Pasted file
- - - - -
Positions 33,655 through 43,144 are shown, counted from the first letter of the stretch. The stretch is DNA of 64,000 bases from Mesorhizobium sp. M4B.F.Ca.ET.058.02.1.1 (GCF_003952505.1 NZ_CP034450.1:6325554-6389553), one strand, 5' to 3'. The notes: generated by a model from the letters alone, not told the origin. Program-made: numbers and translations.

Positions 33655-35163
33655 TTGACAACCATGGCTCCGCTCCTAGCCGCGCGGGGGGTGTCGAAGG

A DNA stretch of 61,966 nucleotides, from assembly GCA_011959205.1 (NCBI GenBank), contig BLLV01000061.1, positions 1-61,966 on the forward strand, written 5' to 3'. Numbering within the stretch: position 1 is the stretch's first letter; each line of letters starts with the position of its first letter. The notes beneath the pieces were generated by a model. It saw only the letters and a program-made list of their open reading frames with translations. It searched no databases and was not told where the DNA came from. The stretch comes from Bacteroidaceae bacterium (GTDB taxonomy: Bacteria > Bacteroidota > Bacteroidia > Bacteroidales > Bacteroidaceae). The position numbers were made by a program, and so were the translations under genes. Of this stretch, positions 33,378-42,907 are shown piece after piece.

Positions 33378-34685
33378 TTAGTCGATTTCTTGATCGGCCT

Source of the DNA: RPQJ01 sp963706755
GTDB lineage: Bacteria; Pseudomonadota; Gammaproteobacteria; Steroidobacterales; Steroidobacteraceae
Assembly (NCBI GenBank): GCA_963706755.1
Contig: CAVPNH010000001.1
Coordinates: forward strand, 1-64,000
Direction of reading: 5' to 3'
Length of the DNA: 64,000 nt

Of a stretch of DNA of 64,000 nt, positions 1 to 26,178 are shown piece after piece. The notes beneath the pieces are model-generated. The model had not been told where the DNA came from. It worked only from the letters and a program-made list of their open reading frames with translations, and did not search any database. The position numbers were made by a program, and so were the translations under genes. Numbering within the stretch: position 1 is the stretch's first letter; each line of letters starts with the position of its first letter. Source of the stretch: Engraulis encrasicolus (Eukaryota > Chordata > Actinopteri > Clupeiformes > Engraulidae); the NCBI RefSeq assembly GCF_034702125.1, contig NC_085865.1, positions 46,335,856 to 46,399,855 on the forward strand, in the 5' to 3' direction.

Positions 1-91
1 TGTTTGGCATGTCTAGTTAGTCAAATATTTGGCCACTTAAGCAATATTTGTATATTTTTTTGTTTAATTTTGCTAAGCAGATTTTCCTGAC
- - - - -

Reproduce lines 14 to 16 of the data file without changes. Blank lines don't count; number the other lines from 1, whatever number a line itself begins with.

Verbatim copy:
Of a stretch of DNA of 64,000 nt, positions 1 to 26,178 are shown piece after piece. The notes beneath the pieces are model-generated. The model had not been told where the DNA came from. It worked only from the letters and a program-made list of their open reading frames with translations, and did not search any database. The position numbers were made by a program, and so were the translations under genes. Numbering within the stretch: position 1 is the stretch's first letter; each line of letters starts with the position of its first letter. Source of the stretch: Engraulis encrasicolus (Eukaryota > Chordata > Actinopteri > Clupeiformes > Engraulidae); the NCBI RefSeq assembly GCF_034702125.1, contig NC_085865.1, positions 46,335,856 to 46,399,855 on the forward strand, in the 5' to 3' direction.

Positions 1-91
1 TGTTTGGCATGTCTAGTTAGTCAAATATTTGGCCACTTAAGCAATATTTGTATATTTTTTTGTTTAATTTTGCTAAGCAGATTTTCCTGAC